International Booster- QUAD and Malabar 2020

QUAD and Malabar 2020

The first phase of the Malabar naval exercises is currently underway off the coast of Vishakhapatnam in the Bay of Bengal and there has been much enthusiasm and anticipation around it this year. The excitement is largely because for the first time the Malabar Exercise will see the participation of India, the US and Japan along with (after thirteen years) Australia – a grouping which is also informally identified as the Quad. Since the revival of the Quad project in 2017, a decade after it came into existence, there has been a considerable degree of promise and expectation from the grouping among those who subscribe to the idea of a Free and Open Indo-Pacific which includes littorals of the Indo-Pacific as well as countries external to the region.

The Malabar exercise began as an annual bilateral naval exercise in 1992 between India and the US and went on to include Japan in 2015. Taking place amid the ongoing global pandemic, the 2020 edition of the exercise will be a non-contact one and will, therefore, be solely off-shore and comprise anti-submarine, anti-surface and anti-air warfare operations, weapons firing, seamanship manoeuvres and cross deck landings.

The 2020 instalment

The exercise, now in its 24th instalment is set to be carried out in two phases with Phase-I being conducted in the Bay of Bengal and Phase-II in the Arabian Sea in mid-November. Phase-I will see the participation of Indian Navy units INS Ranvijay, multi-role frigate INS Shivalik, off-shore patrol vessel INS Sukanya, fleet tanker INS Shakti and submarine INS Sindhuraj with USN Ship USS John S McCain (a guided-missile destroyer), JMSDF Ship JS Onami (destroyer) with an integral SH-60 helicopter and RAN Ship HMAS Ballarat (long-range frigate) with an integral MH-60 helicopter. This phase, however, is noted as being less than impressive given that the assets deployed by Japan, Australia and the US constitute a less than credible line-up with past editions of the exercise having comprised of more sophisticated weapons and operations.

As four main democracies in the region, the Quad countries have been participating across different forums and stepping up bilateral, minilateral and multilateral levels of collaboration which are often focused mainly on defence cooperation, trade and information sharing. This year’s Malabar exercise should not be understood as a Quad military exercise, and, therefore, it is not surprising to see Australia take part. Naval exercises serve to augment interoperability, facilitate exchanges and enhance maritime capabilities. In the context of a generally tense geopolitical climate in the Indo-Pacific, the 2020 Malabar adds to a growing consensus regarding the preservation of secure seas and the existing rules-based order.

The journey towards a consolidation of this consensus has often been an ambiguous one marked by a struggle between acknowledging Beijing’s expansionism and infringements, and, on the other hand, being wary of taking a clear stance on this issue. Nonetheless, over the last number of years caution appears to have gradually given way to signalling towards a stronger intent together with the realisation (and urgent requirement) for actionable measures and more robust policies.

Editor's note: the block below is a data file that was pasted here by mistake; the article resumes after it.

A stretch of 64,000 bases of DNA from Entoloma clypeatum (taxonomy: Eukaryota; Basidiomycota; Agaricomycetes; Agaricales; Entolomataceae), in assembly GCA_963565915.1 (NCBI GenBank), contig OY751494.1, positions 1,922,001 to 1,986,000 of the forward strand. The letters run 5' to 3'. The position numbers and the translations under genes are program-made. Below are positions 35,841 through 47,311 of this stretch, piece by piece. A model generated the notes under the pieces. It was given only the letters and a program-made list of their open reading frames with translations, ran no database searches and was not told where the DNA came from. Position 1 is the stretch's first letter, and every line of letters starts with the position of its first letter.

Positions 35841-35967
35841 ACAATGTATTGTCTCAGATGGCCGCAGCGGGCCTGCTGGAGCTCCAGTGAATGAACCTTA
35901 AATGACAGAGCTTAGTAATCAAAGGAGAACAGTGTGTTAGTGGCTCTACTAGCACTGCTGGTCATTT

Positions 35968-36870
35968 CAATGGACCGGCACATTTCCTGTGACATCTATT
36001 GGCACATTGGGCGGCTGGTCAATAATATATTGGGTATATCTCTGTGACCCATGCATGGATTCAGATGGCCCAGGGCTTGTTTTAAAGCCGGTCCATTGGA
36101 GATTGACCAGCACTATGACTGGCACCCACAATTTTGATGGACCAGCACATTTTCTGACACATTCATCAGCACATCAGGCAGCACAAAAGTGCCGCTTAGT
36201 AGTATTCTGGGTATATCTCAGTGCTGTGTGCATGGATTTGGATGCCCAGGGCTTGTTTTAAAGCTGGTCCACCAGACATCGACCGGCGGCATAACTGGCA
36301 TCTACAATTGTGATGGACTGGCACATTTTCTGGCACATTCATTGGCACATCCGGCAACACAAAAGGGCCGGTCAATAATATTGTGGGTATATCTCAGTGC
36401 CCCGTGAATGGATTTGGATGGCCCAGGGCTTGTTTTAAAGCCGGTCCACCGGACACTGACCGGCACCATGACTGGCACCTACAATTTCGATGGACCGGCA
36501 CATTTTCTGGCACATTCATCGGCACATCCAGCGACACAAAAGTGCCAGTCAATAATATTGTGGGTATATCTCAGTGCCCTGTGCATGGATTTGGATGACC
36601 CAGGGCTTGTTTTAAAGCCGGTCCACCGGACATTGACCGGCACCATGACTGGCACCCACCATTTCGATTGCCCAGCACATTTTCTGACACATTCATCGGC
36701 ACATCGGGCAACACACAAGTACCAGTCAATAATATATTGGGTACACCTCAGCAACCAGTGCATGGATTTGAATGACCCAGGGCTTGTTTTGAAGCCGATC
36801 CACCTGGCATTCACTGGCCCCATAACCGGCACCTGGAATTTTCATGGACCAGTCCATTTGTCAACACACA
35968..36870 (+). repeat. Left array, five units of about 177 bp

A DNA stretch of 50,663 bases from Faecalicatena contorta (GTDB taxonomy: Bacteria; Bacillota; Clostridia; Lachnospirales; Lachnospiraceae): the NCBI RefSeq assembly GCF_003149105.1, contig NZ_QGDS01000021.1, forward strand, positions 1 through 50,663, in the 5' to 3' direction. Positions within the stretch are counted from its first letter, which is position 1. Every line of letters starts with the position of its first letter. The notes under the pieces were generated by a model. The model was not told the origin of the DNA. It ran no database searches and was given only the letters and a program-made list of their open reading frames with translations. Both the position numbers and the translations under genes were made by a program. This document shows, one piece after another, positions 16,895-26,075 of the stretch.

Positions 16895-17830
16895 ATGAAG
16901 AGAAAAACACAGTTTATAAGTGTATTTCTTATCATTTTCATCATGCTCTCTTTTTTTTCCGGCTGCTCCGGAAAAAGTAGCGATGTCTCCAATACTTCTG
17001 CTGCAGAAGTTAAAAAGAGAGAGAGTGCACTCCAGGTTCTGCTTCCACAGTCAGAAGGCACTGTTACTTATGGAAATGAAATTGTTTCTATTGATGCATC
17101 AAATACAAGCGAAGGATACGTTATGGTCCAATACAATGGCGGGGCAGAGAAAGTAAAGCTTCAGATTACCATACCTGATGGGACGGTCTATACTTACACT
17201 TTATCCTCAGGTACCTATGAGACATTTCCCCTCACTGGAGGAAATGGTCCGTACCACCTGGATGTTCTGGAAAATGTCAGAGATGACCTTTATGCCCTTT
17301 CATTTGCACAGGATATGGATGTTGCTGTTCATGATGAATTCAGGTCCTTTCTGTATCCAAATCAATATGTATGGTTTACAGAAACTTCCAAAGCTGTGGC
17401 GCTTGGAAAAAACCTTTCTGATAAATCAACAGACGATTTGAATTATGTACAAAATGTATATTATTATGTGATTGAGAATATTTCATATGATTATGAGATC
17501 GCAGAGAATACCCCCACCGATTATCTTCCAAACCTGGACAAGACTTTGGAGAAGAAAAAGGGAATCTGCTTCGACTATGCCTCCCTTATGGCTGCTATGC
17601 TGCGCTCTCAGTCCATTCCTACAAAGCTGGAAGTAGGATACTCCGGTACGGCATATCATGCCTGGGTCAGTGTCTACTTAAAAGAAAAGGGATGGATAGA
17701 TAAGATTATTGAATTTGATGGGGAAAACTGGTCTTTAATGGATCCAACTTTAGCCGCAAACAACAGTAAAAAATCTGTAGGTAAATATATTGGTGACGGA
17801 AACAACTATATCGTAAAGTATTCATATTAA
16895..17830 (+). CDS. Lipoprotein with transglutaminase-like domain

A broad mandate and Australia’s inclusion

Dubbed the Asian NATO, the Quad has a rocky past and has only recently developed a greater vigour through a more encouraging response from India and a more vocal Australia. The inclusion of Australia marks a shift in New Delhi’s position to steer clear of antagonising Beijing. While the mandate of the grouping remains quite broad, covering maritime security, connectivity counter-terrorism, resilient supply chains and humanitarian assistance and disaster relief, the rationale and driver for the Quad’s resurgence continue to stem from an increasingly assertive China. This in turn has led to greater efforts by ‘like-minded’ countries to consolidate across a range of platforms, together with a stronger focus on articulating shared interests.

However, for the Quad, it remains early days and unless this new momentum is sustained it will not only fail to find relevance but also serve to bolster interventionist forces. The Quad is also (still) in an informal grouping and, therefore, requires form and functionality in addition to consistent stewardship and clear direction (for it to become effective).

While China’s containment is, and will, continue to be the major driver, it is also imperative for the grouping to explore and cultivate other areas of cooperation to strengthen the scope and nature of the arrangement as envisaged by the four Quad countries. Understood from this perspective, the participation of Australia in this year’s Malabar exercise along with the three other participants elevates the geo strategic significance of the exercise and marks an additional sphere of engagement in the already many-tiered network of alliances that the Indo-Pacific has given rise to.

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